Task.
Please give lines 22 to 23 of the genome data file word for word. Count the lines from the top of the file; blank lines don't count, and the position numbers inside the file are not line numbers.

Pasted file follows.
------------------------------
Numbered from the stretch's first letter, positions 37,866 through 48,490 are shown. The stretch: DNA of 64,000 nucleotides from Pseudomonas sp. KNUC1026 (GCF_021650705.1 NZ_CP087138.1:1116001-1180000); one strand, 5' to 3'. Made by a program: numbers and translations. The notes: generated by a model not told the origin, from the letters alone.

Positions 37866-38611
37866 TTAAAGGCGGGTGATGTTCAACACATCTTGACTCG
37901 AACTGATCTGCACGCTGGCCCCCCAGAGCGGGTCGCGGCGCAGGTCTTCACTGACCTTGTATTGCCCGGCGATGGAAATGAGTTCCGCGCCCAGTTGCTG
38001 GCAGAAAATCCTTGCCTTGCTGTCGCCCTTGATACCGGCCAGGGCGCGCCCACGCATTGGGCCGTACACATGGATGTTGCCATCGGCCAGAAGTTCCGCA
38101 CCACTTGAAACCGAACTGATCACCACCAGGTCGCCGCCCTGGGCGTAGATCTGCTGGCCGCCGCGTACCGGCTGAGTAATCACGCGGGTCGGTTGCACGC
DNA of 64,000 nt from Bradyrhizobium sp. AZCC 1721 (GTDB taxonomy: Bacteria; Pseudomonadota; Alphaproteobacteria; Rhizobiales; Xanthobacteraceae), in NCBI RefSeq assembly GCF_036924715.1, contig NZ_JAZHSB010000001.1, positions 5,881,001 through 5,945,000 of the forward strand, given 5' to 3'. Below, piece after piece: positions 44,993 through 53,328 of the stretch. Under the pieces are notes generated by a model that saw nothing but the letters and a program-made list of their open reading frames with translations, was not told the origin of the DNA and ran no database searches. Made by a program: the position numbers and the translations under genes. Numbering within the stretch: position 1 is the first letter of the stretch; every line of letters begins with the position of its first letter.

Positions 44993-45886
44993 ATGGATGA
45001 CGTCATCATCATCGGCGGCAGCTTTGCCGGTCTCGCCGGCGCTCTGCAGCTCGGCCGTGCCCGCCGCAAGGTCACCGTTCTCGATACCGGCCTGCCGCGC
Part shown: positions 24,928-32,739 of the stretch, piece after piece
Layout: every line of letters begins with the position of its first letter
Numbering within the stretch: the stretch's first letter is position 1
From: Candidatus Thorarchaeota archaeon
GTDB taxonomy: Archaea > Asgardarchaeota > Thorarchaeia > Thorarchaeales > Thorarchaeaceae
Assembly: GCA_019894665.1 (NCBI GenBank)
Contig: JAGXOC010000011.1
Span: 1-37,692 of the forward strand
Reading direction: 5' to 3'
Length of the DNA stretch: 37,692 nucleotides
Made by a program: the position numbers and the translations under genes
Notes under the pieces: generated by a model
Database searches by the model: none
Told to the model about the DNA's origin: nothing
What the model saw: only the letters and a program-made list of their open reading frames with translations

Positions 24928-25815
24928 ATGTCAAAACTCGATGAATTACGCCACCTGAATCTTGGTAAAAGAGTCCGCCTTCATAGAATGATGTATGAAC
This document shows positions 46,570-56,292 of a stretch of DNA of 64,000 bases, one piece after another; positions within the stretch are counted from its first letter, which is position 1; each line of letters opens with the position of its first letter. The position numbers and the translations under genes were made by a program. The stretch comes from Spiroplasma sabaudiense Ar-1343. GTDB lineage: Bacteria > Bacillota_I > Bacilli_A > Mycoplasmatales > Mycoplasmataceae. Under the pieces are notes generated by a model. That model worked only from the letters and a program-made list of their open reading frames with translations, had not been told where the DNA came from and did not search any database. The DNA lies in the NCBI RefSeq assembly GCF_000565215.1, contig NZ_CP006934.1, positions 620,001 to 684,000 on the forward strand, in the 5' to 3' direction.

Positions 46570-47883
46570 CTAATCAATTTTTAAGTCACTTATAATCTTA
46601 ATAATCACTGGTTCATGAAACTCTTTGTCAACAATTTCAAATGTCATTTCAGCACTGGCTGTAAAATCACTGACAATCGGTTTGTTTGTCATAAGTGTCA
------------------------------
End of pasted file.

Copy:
Notes under the pieces: generated by a model
Database searches by the model: none